A May study in Science has revealed the long-sought origin of a catastrophic fungus that’s making frogs, well, croak.
Populations of more than 200 amphibian species, mostly frogs, began tumbling late last century. In 1999, researchers linked the deaths to specific strains of the fungus Batrachochytrium dendrobatidis, or Bd, which attacks the animals’ skin. Frogs use their skin for respiration, and the damage caused by certain strains of Bd can disrupt this function and lead to death. It’s estimated that Bd has already imperiled a third of the entire global amphibian population.
For decades, scientists have hunted for Bd’s geographic origin. The Science study finally revealed both Bd’s birthplace — the Korean Peninsula — and a timeline for the emergence of its deadly strains: 50 to 120 years ago.
The new research was the result of a decade-long effort to sequence scores of Bd genomes from six continents and compare them with previously published samples. When the analysis was complete, researchers identified four major Bd lineages, one of which was found only on the Korean Peninsula.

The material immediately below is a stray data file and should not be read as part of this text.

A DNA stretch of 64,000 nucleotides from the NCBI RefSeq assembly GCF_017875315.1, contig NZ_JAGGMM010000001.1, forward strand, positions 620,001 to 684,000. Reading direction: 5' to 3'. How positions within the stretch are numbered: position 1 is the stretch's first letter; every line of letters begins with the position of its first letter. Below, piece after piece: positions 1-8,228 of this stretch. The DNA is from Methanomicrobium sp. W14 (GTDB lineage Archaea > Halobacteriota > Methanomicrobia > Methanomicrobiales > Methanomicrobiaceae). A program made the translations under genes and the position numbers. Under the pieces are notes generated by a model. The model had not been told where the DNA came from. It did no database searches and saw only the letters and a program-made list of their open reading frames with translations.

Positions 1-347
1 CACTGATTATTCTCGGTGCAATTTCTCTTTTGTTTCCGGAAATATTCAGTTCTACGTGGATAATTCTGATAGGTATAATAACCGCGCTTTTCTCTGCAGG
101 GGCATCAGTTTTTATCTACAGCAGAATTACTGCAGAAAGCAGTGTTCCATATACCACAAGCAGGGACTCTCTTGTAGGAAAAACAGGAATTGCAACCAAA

The Korean lineage was more genetically diverse than the other three, suggesting the other lineages originated from it, says Simon O’Hanlon, an infectious disease epidemiologist at Imperial College London and co-author of the study.
Although Bd appears to have existed for thousands of years on the Korean Peninsula, there’s no evidence that it caused any massive die-offs before the 20th century, when the lethal strains appear to have evolved. Their emergence coincided with an increase in amphibian exports — for food, traditional medicine and even pets — from the region. Researchers aren’t sure if Korean frogs have a natural immunity to the deadly strains, or if these particularly nasty forms of Bd evolved after the fungus spread beyond its ancestral home.